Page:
Not that kind of Essex girl’ – the founders of The Mother Hub are campaigning for the derogatory definition of ‘Essex girl’ to be redefined in English dictionaries
DtL: Can you tell us a little bit about yourselves?
Natasha and Juliet: We are Natasha Sawkins and Juliet Thomas, friends for ten years and co-founders of The Mother Hub; a space both online and in the “real world” where women can come together to support, encourage and gain inspiration from one another.
DtL: What inspired you to start the campaign?
Natasha and Juliet: We are based in Essex, so whilst researching for our project, one of the first things we typed into Google was “Essex women”… perhaps predictably, we were quickly diverted to “Essex girl”. To say that we were shocked by what we found, is an understatement. We all know the lazy, tired stereotype, but what we didn’t know was that “Essex girl” had in fact become an official “noun” in the english language in 2003 and that the definition is truly appalling:
Essex girl (noun)
A contemptuous term applied (usu. joc.) to a type of young woman, supposedly to be found in and around Essex, and variously characterised as unintelligent, promiscuous, and materialistic.
— The Oxford English Dictionary
Essex girl (noun)
A young working class woman from the Essex area, typically considered as being unintelligent, materialistic, devoid of taste, and sexually promiscuous.
— Collins Dictionary
“We all know the lazy, tired stereotype, but what we didn’t know was that ‘Essex girl’ had in fact become an official ‘noun’ in the english language”
There and then we knew we had to do something. We launched the petition to raise awareness and to open a dialogue around the derogatory “Essex girl” stereotype, which is clearly something many people feel passionately about, according to the thousands of comments we have received.
We understand that it is listed in the dictionary as a result of widespread usage in the English language, but to us (and to everyone else who has backed the campaign), “Essex girl” simply means “a girl from or living in Essex”. We think it’s time to finally ditch the stereotype, so here at The Mother Hub, we are doing our bit to reclaim “Essex girl” by publicly celebrating the incredible women and girls in and from Essex, who in no way identify with the dictionary definition.
DtL: Have stereotypes of ‘Essex girls’ impacted you directly? If so how?
Natasha and Juliet: Neither of us are born and bred “Essex girls”. We moved to Brentwood from London many years ago . At the time, it was pretty common to receive passing remarks about becoming “Essex girls”. Perhaps even more tragic is that whilst pregnant, many “joked” that we might end up with “a little Essex girl” on our hands. However what we have experienced is absolutely nothing compared to the prejudice that many people we’ve heard from have received having grown up in Essex. From young women who have experienced bias at job interviews when asked where they’re from, to girls who feel they have to fight twice as hard to be taken seriously by their peers at University. While some may argue that most remarks are made in jest, it’s naive to think that stereotypes are harmless, especially derogatory ones. Some women have even reached a point where they almost disassociate themselves from the county, despite simultaneously feeling a sense of pride of where they’re from.
DtL: How have people responded so far and why do you think that is?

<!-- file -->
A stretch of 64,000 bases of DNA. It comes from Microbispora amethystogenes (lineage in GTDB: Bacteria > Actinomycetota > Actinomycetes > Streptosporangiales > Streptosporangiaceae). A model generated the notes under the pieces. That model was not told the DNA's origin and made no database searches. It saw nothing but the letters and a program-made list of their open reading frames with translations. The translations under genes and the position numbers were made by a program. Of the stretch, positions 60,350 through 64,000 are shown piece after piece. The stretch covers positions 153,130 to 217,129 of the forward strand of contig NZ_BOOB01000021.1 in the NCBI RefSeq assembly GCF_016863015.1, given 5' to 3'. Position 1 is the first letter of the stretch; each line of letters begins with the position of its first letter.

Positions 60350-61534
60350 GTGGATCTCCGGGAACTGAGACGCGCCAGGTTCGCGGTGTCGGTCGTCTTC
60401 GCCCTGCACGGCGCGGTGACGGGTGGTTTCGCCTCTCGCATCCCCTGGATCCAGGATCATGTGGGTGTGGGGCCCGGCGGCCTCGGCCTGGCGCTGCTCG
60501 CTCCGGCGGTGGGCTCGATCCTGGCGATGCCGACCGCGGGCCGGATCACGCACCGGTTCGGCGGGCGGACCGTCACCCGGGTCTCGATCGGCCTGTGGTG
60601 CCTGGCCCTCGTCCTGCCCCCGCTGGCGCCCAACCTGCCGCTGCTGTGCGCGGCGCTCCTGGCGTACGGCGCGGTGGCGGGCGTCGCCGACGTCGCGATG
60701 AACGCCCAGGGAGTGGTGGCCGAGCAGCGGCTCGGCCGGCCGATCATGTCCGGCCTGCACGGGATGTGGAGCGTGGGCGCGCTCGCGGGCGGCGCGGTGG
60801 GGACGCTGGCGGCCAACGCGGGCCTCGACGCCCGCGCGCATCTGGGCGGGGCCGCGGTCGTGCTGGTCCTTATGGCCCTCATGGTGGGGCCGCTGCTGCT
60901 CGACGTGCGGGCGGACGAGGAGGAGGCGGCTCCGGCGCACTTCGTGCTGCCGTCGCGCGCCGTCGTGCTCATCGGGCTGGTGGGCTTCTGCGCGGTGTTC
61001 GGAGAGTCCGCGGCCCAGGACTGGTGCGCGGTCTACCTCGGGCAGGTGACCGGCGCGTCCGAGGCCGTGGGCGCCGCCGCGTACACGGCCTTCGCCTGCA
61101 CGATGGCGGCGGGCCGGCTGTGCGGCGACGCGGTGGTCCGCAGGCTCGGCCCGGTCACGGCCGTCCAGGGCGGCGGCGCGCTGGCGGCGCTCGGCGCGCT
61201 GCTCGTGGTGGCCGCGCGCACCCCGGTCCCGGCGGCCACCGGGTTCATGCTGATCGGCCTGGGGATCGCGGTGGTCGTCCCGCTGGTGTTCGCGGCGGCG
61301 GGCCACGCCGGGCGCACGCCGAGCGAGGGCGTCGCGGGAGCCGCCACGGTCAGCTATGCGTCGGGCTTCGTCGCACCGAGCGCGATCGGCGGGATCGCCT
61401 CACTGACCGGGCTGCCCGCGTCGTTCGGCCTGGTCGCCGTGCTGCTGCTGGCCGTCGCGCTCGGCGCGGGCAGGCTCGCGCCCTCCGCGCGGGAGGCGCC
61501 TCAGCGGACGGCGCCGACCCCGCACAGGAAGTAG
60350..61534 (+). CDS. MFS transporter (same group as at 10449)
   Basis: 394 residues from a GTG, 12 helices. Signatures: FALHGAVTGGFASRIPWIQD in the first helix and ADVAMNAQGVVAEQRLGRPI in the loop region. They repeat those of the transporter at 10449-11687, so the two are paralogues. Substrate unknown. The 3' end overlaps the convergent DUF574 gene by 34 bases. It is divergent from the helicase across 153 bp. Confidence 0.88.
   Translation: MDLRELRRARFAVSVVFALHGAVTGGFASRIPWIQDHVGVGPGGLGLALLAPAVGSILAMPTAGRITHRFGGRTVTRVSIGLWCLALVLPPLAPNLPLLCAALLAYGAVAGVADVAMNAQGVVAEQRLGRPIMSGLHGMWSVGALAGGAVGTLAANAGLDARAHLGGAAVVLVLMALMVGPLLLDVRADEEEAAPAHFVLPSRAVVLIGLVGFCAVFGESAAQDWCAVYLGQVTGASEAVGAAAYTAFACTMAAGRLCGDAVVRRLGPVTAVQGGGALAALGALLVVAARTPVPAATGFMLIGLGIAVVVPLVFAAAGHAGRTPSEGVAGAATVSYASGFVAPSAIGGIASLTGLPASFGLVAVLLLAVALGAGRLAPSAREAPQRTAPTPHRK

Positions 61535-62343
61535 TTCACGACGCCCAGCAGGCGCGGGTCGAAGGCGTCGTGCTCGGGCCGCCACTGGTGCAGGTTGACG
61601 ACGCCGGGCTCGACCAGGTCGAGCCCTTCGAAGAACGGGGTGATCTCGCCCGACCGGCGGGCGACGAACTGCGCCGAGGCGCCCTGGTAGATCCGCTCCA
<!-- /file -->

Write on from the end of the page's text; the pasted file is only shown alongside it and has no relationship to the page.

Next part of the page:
Natasha and Juliet: The campaign only launched a few days ago, and already the response has been overwhelming. The petition has received thousands of signatures and the reaction on social media, Instagram in particular, has been incredible. People are posting pictures of themselves with the #iamanessexgirl hashtag to show their support. It is exactly what we hoped this campaign would be; a positive movement of women coming together to reclaim and redefine “Essex girl”. Because all it should really mean is “a girl who lives in or comes from Essex”. It feels as though addressing this issue has been long overdue. Not just the offensive dictionary definition (which was based on widespread use and citations in the media), but also the fact that the real girls and women of Essex and their achievements are clearly not being celebrated or promoted enough to the outside world.
“It’s naive to think that stereotypes are harmless, especially derogatory ones.”
DtL: Have you ever experienced bullying? If so can you tell us what happened and how you overcame the experience?
Natasha and Juliet: We are both incredibly lucky to never have experienced bullying while growing up. As mothers we are only too aware of how often it can occur and the damage that it can cause. It’s one of the reasons we feel so passionately about this campaign. Young girls have enough to fight against without throwing negative preconceived ideas about who they are because of where they come from into the mix.
DtL: If you could go back in time, what one thing would you tell your younger selves?
Natasha and Juliet: To stand up for yourself and be proud of who you are. What makes you feel “different” today could one day be the very thing that helps you achieve something amazing.
DtL: Why do you think it is important we ditch labels and stereotypes?
Natasha and Juliet: Because it’s important to build a society in which diversity is celebrated and people feel that they can truly be themselves. No-one should be defined by anyone but themselves. There is also the psychological impact of assigning negative stereotypes to an individual or group of people, in that there’s a danger of it becoming a self-fulfilling prophecy. If you repeatedly tell a child that they can’t achieve something, there is a real risk that one day they’ll stop trying.
DtL: Is there anything you would like to add?
Natasha and Juliet: You can find out more about The Mother Hub and the #IAmAnEssexGirl campaign here: www.motherhub.co.uk
[Photo by Kika Mitchell Photography]